Is it OK in the encounter between Muslims and Christians to explicitly talk about your faith in Jesus and the importance of it?
Het Kruispunt is a Christian meeting center that stimulates the encounter and the dialogue between Muslims and Christians. At the same time we create space for the encounter between Muslims and Jesus (as far as this space can be created, the Spirit goes where she wants to go). With this intention we always have to take care of the right balance. We want to be socially involved with others. For that you should not always be so explicit about your believes. On the other hand it is hard to keep silent about what motivates you and about the importance of God in what you are doing. So, when do you keep silent and when is it impossible to keep silent about the importance of Jesus, also for the Muslims you encounter?
This question came up once again recently. We have a weekly Bible study meeting in Arabic and Dutch. This is of course the place where Jesus ís the subject of conversation. Everybody is welcome to join, also Muslims. One day a young Muslim attended. His Christian foster-parent had brought him. During the meeting a woman told about her experiences as Muslim in her home country. She told how she felt liberated, also as a woman, when she met Jesus. This young Muslim man came one more time and then stopped coming. Asking about the why, he told that he felt offended and hurt by the story of this woman. As if Islam and Muslims are to blame for all the wrongs and injustices in the world, specifically against women. It was clear for him: this place, where Christians meet, is a no-go-area for Muslims.
That’s a pity. For as a meeting center we want to connect people with each other. Especially when they are of different religions. Because it is a good thing to learn to understand each other’s religions. But speaking explicitly about Jesus, as it shows, provokes resistance. It keeps people away. For some diaconal and social projects that is a reason to not talk at all about Jesus and faith. Because we don’t want to hurt and offend Muslims. Our aim should be to help them socially, not to convert them. Right?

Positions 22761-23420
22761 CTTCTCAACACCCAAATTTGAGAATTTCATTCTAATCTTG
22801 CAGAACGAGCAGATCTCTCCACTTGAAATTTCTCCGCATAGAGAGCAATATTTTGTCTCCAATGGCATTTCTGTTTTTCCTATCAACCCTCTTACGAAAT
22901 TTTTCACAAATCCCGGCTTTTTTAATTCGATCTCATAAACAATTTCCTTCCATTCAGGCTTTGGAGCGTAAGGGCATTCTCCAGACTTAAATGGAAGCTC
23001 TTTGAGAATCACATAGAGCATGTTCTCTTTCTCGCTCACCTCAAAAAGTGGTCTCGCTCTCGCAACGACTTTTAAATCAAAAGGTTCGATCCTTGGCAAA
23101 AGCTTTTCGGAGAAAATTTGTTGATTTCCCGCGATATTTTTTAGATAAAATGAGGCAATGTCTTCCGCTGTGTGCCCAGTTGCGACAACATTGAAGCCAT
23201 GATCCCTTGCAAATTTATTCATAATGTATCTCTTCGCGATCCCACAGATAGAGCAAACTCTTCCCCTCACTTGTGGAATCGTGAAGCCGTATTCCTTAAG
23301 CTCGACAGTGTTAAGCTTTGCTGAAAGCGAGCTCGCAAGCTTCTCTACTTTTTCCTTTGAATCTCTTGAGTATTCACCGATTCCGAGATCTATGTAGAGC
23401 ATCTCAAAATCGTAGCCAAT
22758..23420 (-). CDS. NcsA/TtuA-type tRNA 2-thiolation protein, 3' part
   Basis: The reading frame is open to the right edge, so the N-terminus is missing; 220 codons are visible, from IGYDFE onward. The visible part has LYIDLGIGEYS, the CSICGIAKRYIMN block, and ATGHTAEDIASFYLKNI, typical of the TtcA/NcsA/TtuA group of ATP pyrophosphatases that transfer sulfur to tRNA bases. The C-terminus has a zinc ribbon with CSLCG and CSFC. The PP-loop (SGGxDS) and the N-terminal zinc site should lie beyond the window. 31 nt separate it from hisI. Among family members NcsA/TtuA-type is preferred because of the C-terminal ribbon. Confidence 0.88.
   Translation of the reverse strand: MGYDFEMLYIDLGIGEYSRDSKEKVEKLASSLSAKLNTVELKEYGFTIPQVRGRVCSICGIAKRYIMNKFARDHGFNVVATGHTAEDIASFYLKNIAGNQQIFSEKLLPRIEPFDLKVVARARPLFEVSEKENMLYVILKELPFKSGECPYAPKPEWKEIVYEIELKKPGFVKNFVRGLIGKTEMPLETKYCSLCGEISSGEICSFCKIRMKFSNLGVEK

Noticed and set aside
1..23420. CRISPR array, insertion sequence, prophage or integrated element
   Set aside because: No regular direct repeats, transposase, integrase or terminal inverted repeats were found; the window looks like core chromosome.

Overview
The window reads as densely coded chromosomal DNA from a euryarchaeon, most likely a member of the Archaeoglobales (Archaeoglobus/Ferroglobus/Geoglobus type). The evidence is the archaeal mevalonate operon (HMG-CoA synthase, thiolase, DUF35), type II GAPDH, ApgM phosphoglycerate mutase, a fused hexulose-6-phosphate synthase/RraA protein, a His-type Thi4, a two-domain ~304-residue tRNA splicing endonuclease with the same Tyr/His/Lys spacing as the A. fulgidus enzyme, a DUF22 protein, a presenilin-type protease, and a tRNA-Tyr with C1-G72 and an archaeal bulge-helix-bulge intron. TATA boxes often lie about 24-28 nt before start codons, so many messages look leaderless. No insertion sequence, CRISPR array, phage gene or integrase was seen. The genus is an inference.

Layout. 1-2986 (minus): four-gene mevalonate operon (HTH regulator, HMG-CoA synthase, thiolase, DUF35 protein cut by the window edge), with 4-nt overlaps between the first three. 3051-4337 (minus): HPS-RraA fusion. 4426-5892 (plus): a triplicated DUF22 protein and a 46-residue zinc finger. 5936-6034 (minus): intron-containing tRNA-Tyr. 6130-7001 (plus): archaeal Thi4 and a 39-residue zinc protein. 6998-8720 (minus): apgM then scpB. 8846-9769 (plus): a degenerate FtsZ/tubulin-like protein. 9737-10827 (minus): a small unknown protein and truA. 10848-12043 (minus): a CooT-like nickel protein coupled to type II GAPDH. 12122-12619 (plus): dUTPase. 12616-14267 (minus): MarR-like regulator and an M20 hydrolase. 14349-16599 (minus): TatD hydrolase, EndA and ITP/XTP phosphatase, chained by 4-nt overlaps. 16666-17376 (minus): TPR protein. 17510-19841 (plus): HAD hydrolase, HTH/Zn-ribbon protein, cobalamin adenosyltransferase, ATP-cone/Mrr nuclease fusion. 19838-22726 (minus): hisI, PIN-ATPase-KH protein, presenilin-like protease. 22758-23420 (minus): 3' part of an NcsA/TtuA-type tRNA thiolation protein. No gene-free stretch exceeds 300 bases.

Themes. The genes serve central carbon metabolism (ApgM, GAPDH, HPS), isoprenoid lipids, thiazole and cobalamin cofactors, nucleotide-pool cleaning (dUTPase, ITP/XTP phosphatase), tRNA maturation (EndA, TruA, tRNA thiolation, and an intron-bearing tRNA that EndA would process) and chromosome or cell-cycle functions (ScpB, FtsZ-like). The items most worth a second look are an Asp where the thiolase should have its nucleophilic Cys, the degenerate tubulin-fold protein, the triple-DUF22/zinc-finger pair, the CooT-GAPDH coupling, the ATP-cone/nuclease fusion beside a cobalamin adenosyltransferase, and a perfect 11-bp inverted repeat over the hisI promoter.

But do you do justice to each other, in the encounter with Muslims, when you keep silent about who Jesus really is? Muslims don’t keep silent about what the Quran and who Muhammed is either!
I assume that churches who pursue social and diaconal activities in their neighbourhoods do so to bring people together. And they do so because they want to follow Jesus and spread the ‘Aroma of Christ’. At least this is how Het Kruispunt wants to work in this way. All activities and meetings are within the frame of encountering each other regardless of religion or race. Everybody is free to participate in whatever activity he or she wants. However, some activities will have faith in Jesus and the bible as explicit subject, whereas others are neutral. You know what you are participating in.
What is important in all activities, is to make people feel really at home. To offer a place where people are being heard, acknowledged and appreciated as human beings. Without first having to preach against them. The space that will open up as a result, creates security, trust and safety. When these conditions are met, and people are not objects for conversion, they will come and tell their stories, to which we listen. And because of this secure and safe home-setting, there will become room for God’s story becoming part of their story. In that way Muslims, who have a lot of prejudices against Christians (which by the way is true the other way round. A reason for many not to get involved with Muslims anyway) will learn that this place where Christians are, is really a good place, beautiful, secure and honest. A place without pressure and where you can be yourself. That is because by dealing with the other in love and respect, the aroma of Christ is ‘hanging in the air’. We let them smell who Jesus is.
One of the characteristics of aroma is that one either feels attracted by it, or repelled by it. The latter is, by itself, not necessarily a bad thing. After all, there is no compulsion in religion. But when you spread the aroma, and people are attracted by it, what’s next? People get appetite. They start longing for more. They become curious for the source of that aroma. Will you let those people hunger, or is it ok to invite them explicitly to the place where the source of this aroma is being served?
It is great, when we, as a Christian meeting center, through our activities spread the aroma of Christ. Many Muslims really like this aroma. They are taking in the stories of Jesus and the prophets, and often ask for more. But will we have something more to offer them? Or will we send them back with empty stomachs?
For that reason we seek the balance by always having a place where dinner is served (often literally and then always halal). Available for anyone who wants to taste the good news of Jesus. We invite people for that meal. We find that important. Because when you only spread the aroma of Christ, but don’t offer the food, you’re doing the wrong thing.
Where there is odorless cooking, people won’t get appetite. But where there is no meal available, the spreading of aroma doesn’t make sense. There must be ‘tasting the aroma’. Because the meal ánd the aroma of Christ come hand in hand!
Martijn is as a pastor for mission connected to Het Kruispunt in Rotterdam, on behalf of RijnmondMission. Het Kruispunt facilitates the encounter from heart to heart between Muslims and Christians.
Martijn studiesd theology in Kampen (Broederweg) and Beirut (Near East School of Theology), lived for 8 years in Damascus. He is married to a Syrian woman and together they have three children.